Part of the company line about moving Oswaldo Arcia to left field was the notion that the overhang in right field was preying on Arcia's mind. Getting Arcia away from the overhang, Terry Ryan predicted this spring, will make him a better outfielder.
There's an underappreciated aspect to left field at Target Field, however. It's the sunfield in that park, and while that may be less crucial than it was in an era when night games were rare, it is still a factor at times.
I was in the lower left field seats for the home opener, a bright sunny day with a 3 p.m. start, which meant that the sun was getting progressively lower. Alex Gordon, the Kansas City left fielder who is by consensus the best at the position in the game, dealt with the sun in large part by taking flyballs side saddle -- he would, in effect, turn his back on the sun and catch the ball to the side, rather than straight on. By game's end, Gordon's center field partner, Lorenzo Cain, was shielding his eyes with his glove on each pitch.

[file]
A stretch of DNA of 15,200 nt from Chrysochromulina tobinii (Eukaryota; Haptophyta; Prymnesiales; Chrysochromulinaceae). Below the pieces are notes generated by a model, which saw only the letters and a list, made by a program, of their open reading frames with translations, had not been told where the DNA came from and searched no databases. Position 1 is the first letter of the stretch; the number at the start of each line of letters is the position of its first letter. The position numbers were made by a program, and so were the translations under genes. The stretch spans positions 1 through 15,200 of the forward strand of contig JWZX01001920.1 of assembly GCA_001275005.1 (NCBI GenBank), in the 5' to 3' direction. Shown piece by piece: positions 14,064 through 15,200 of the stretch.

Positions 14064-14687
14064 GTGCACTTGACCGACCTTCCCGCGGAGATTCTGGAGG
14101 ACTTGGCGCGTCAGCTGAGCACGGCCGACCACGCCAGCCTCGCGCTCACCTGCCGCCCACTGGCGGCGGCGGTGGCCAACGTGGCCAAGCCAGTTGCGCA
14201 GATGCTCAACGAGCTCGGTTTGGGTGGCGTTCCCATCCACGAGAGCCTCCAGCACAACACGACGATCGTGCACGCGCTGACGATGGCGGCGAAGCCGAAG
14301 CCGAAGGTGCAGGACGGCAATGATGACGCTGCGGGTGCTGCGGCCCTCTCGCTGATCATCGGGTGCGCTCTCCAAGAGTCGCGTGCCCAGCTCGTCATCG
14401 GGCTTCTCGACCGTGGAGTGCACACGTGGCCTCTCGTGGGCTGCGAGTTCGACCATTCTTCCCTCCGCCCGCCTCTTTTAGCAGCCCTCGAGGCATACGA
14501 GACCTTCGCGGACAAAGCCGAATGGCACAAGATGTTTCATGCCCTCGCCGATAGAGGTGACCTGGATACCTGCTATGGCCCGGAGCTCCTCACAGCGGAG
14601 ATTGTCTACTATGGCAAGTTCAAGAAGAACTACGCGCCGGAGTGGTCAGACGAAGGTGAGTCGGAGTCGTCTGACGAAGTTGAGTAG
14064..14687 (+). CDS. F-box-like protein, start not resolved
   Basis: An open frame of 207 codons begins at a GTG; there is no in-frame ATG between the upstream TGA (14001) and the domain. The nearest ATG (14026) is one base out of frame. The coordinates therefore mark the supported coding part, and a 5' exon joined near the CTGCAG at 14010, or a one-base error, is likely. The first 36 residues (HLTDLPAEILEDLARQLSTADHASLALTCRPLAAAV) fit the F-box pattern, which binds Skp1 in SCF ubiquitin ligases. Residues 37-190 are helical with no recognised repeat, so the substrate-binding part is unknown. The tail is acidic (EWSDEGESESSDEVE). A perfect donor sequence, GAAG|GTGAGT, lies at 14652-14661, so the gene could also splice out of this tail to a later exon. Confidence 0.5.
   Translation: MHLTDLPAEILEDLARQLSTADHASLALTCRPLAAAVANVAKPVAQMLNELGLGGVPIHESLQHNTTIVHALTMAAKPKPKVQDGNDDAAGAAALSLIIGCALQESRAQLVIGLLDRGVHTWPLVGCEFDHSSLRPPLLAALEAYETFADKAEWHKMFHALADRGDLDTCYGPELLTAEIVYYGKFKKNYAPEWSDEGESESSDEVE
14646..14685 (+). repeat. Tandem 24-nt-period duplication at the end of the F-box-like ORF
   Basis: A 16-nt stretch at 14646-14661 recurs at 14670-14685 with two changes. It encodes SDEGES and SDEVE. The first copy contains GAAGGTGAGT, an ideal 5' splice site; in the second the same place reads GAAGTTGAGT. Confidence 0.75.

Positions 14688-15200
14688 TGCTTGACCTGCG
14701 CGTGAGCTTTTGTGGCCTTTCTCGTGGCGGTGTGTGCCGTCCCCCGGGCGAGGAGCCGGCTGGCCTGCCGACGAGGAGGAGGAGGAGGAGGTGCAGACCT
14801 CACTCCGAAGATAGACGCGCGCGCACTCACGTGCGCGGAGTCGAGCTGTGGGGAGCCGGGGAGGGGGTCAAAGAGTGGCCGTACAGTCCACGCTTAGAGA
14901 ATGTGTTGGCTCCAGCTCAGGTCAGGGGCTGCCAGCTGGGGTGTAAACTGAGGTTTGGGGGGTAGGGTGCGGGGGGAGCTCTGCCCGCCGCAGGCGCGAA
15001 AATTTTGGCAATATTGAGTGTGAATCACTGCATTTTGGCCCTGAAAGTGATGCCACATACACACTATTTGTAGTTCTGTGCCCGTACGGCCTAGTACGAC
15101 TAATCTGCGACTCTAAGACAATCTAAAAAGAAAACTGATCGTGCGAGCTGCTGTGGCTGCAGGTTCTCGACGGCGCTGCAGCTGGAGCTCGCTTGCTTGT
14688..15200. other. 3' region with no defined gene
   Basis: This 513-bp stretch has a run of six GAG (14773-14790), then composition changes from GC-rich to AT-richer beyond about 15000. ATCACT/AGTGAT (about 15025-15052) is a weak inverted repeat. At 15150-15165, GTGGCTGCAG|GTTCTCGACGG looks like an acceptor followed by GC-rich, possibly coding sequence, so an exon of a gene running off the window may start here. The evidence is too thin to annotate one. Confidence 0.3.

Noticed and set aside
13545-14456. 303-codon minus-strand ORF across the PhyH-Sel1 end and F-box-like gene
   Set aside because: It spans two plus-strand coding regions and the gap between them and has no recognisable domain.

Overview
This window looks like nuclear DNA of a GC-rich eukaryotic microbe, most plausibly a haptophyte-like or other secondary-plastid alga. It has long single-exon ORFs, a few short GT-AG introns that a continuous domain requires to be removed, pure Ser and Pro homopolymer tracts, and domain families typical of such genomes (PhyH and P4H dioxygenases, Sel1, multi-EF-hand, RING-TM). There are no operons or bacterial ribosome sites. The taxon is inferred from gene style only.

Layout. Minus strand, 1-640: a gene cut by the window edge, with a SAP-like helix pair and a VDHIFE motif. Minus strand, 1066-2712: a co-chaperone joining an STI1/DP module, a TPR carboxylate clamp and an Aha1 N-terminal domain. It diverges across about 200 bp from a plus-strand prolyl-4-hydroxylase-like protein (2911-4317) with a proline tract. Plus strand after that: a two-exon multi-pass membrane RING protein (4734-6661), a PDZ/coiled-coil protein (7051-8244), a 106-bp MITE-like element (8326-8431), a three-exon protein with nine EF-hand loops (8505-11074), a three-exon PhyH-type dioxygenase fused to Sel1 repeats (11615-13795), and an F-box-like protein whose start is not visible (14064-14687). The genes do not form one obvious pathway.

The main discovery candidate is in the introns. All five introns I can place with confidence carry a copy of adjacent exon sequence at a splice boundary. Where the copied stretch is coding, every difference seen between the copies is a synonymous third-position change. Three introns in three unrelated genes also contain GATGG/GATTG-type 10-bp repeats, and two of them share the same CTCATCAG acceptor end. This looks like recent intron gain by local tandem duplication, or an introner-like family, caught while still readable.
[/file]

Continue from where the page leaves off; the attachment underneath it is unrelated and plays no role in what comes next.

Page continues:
Arcia made a nice catch in left-center Monday, a play that had his back to the sun. He clanked a ball near the left-field line, a play that had him running toward the sun.
The sun was an issue Monday. But major league outfielders should be able to cope with the sun. It's part of the job. Gordon and Cain found a way to do so. Arcia was less adept at it. That had nothing to do with the overhang, and everything to do with his outfielding skills, or lack of them.